Now, did we hear that right: does the US oppose Taiwan's holding a referendum? Let's try to understand the situation. We were always under the impression that the US is a democracy, which opposes totalitarianism and authoritarianism, and wishes to further the cause of democracy in the world.
Taiwan is a democratic country, which achieved its freedom through the hard work of the people, after 40 years of authoritarian rule. It still hasn't gained a full and equal place in the international community due to the obstruction of China.
Taiwan wants to move forward on the road to democracy by letting its people have a say in major issues affecting their well-being, such as nuclear power, membership in the World Health Organization, and the future status of their country. It seems obvious that the US would be supportive of such a move.
But now we hear that American Institute in Taiwan Director Douglas Paal has told President Chen Shui-bian (陳水扁) that the US opposes the move toward referendums, the prime mechanism used in democracies to let people have their say in major issues. To make matters worse, news agencies quoted an unnamed US official as saying that this "warning" to Chen came after the US and China had exchanged views on Chen's intention to hold a referendum on the nuclear power and WHO issues next March.
We have to ask Paal, whose side are you on? Isn't it totally ludicrous for you as a representative of a democracy to be in cahoots with China and try to impose the dictates of a communist regime on the free and democratic people in Taiwan?
What reason would there be to deny the Taiwanese the right to hold referendums? Opposition from China or "stability" in the Taiwan Strait?
Well, dictatorships are often opposed to democratic mechanisms, but that is indeed one more reason to go ahead, so they learn what democracy is all about. And true stability in the Strait can only be achieved if the people in China would also have the right to voice their views in a referendum. A good way to show them how this works is to let the people in Taiwan give an example.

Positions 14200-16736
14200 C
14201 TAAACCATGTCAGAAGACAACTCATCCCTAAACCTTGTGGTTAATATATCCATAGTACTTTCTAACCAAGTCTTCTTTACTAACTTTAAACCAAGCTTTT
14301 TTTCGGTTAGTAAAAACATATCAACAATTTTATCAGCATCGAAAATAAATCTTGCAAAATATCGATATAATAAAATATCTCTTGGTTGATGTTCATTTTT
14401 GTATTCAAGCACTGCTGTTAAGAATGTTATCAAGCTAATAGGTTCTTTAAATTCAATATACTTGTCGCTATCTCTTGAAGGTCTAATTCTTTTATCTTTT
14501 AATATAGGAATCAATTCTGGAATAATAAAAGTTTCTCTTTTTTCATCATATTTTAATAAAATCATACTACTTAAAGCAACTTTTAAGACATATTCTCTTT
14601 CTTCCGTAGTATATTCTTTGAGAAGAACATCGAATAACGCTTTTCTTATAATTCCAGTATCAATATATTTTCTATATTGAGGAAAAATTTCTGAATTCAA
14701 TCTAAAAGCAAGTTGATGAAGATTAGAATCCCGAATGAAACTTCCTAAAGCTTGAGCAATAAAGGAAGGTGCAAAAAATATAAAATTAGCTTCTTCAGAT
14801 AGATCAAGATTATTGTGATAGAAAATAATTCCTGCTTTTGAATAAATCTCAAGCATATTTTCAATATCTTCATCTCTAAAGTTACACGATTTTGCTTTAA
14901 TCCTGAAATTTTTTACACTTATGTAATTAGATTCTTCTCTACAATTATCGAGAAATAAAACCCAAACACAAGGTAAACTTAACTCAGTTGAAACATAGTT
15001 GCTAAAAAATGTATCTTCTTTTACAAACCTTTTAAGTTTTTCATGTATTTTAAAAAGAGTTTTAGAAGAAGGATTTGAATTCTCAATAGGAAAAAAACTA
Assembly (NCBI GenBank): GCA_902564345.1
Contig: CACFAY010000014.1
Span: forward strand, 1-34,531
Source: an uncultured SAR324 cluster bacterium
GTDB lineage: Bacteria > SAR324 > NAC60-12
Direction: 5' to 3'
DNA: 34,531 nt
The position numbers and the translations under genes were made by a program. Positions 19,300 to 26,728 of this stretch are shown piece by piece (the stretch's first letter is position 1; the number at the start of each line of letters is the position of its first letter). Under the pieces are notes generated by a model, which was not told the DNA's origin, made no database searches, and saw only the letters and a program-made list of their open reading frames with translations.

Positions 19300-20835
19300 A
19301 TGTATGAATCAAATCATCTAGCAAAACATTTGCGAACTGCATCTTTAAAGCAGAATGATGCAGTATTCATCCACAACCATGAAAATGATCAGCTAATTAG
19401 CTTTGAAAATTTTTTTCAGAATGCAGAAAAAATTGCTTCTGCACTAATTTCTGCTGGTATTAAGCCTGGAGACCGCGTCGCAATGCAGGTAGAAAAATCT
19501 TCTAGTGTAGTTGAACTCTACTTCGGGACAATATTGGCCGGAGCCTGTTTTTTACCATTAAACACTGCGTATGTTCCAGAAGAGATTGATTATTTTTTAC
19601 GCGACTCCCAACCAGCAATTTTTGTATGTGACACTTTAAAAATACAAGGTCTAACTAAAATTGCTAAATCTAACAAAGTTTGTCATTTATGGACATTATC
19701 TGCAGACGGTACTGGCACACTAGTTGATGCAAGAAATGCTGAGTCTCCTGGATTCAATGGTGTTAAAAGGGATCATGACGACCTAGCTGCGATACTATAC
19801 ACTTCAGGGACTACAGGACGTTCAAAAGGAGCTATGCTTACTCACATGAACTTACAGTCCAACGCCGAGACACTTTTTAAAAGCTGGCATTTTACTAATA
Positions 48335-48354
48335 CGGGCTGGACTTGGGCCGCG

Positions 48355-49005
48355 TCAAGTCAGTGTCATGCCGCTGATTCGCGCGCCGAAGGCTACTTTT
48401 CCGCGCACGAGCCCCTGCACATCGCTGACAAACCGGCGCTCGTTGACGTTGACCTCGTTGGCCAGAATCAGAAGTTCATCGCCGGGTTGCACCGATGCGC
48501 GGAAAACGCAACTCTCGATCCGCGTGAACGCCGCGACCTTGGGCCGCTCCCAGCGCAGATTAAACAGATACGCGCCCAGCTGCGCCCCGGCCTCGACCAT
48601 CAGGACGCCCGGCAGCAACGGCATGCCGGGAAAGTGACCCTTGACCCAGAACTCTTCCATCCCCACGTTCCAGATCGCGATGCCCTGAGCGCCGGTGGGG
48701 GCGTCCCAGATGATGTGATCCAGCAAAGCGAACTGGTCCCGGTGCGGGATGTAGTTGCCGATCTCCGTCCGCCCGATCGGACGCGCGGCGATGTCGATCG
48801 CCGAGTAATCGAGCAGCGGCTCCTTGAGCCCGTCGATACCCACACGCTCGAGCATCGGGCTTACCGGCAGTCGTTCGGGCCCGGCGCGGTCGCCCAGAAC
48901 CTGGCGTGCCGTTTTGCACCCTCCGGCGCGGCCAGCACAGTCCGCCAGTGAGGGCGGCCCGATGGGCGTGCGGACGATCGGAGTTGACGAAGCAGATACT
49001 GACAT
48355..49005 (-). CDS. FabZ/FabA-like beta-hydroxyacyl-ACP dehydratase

We may remember that Amer-ican democracy of the 1770s and 1780s was rather "provocative" to King George III, but in the end it certainly improved British democracy and led to a flowering relationship across the Atlantic.
We suggest that the authorities in Taipei push ahead with their referendum, and help give the people a good experience with a free and open dialogue on issues that affect their well-being. A balanced discussion doesn't only involve pushing particular views, but also listening to the other side. This give and take is a two-way street. This process isn't always easy, and doing it well requires lots of experience. The Taiwanese have a right to gain that experience.
This is not the first time Paal has sided with China against democratic Taiwan -- just after he arrived in Taipei, he scolded the government for not moving fast enough on direct links with China. Well, these links are pushing Taiwan into an unwelcome stranglehold with a repressive regime, and it is thus understandable that the government is at least a bit cautious, if not reluctant, to move ahead.
Thus, time and again, Paal seems to display basic instincts in favor of a dictatorial China and against the basic interests of the country in which he is repre-senting -- the US. This is not compatible with the principles and values for which the US stands, and the Bush administration should consider recalling Paal, and replacing him with someone who can more truly represent US principles and values.